You know, the following string of 8 ascii characters .. mohammed .. isn't a picture of the man, but it does represent him in text, and muslims are not offended. But if I choose a different set of 5 ascii characters .. Ç:-]= .. to represent him in text, should muslims now be offended? After all, some people might chose to tilt their heads and imagine seeing a turbin, eyes, nose, mouth, and beard - and suddently to them its now a picture. Should CNN print this comment? Or censor it for fear of it generating death threats. What has this world of ours become?

    April 22, 2010 at 11:49 am | Report abuse |
  6. Vinnie

    Deluded. Absolute delusion. Delusions of grandeur found in a book. In a book called the Koran/Quran.

    South Park is less so. Where is the South Park religion?

    April 22, 2010 at 11:50 am | Report abuse |
  7. SMW

    South Park shows no mercy to any religion. Wouldn't not showing this episode be like giving into the threats and fear that terrorist try to push upon us. Not that I believe all Islams are terrorists. I don't believe that at all, but for the ones that are, they try to bully the world into fearing them. I think this shows that we wont be bullied or fear stricken into silence.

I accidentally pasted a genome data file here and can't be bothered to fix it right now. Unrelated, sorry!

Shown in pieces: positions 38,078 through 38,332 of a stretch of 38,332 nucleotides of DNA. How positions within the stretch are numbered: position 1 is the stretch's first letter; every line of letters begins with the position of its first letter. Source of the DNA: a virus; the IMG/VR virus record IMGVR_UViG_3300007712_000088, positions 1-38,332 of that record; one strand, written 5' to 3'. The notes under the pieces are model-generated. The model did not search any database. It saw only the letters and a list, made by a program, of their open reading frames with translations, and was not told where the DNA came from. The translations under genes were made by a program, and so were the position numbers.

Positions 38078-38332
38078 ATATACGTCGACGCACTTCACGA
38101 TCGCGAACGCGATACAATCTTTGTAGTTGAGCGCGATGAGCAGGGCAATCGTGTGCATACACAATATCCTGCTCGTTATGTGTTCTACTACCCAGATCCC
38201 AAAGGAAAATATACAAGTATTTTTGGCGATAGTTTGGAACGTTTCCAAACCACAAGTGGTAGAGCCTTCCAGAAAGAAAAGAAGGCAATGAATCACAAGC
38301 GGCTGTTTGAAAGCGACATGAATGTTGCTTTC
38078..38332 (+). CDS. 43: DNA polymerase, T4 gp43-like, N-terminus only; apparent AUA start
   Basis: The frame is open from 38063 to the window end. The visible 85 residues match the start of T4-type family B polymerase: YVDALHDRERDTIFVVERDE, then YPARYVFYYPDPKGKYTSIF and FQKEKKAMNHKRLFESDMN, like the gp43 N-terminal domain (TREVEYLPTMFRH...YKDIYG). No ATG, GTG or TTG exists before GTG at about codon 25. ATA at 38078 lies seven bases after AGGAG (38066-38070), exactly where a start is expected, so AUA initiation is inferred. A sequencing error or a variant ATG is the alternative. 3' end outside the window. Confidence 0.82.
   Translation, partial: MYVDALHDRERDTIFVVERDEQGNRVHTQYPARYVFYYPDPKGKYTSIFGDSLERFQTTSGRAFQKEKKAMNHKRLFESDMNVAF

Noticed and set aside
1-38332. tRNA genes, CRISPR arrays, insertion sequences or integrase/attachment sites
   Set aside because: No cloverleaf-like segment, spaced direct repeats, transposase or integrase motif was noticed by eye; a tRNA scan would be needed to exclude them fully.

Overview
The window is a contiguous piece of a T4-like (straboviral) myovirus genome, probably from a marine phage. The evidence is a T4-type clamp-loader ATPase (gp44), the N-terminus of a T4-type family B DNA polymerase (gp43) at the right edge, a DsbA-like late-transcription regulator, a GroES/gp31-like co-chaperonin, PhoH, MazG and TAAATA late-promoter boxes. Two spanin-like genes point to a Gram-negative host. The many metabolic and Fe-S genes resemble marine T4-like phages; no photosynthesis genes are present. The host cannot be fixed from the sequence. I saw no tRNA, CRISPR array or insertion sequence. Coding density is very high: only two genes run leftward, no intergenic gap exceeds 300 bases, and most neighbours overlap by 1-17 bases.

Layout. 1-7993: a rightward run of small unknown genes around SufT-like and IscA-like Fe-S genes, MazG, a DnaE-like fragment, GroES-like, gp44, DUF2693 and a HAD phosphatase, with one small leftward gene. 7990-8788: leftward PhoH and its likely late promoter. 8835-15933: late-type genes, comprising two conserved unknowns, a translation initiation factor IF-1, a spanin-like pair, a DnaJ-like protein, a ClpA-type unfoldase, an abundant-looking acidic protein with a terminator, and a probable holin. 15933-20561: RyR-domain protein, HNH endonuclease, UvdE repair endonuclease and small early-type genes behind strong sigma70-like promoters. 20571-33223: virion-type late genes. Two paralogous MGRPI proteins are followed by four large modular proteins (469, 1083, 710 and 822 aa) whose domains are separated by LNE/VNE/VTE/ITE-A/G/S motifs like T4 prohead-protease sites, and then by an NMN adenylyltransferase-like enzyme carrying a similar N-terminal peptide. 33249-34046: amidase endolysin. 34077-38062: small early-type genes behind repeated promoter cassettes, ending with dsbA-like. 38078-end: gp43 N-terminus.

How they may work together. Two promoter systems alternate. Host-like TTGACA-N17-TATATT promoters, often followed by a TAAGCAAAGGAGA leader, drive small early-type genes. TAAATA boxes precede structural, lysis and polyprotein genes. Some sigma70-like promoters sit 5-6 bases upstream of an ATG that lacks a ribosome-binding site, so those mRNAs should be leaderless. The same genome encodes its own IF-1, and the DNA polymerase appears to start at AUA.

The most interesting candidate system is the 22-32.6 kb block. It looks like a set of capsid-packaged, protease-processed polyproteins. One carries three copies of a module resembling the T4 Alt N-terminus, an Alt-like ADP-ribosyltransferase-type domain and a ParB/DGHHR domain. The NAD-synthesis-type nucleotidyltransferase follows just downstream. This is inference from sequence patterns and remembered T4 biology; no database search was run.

April 22, 2010 at 11:55 am | Report abuse |
  8. Trey

    The fact that these people burned down buildings because of a Danish cartoon in the 1st place shows you how crazy they are...they need to get their heads right...

    USA USA USA!!!


    April 22, 2010 at 12:03 pm | Report abuse |
  9. mordrud

    I wish someone in hollywood would make a real movie about Mohamed and the rise of the Islamic empire. I know it would be controversial to show someone playing Mohamed but tough puckies. People are so afraid of other peoples crazy eccentric behavior that they tip toe around. I think a history based – well researched movie or miniseries about Mohamed and Omar would be very enlightening and educational to the world.

    April 22, 2010 at 12:07 pm | Report abuse |
  10. mark Montgomery

    Muslims are too sensitive and it's time we stopped kissing their butts. If a muslim draws a caricature of Jesus we Christains are not going to hunt him down and kill him. I keep copies of the "Muhammed" cartoons on my computer and share them with folks all over the world. Try to stop me. Mark Montgomery NYC, NY

    April 22, 2010 at 12:17 pm | Report abuse |
  11. lord of the isles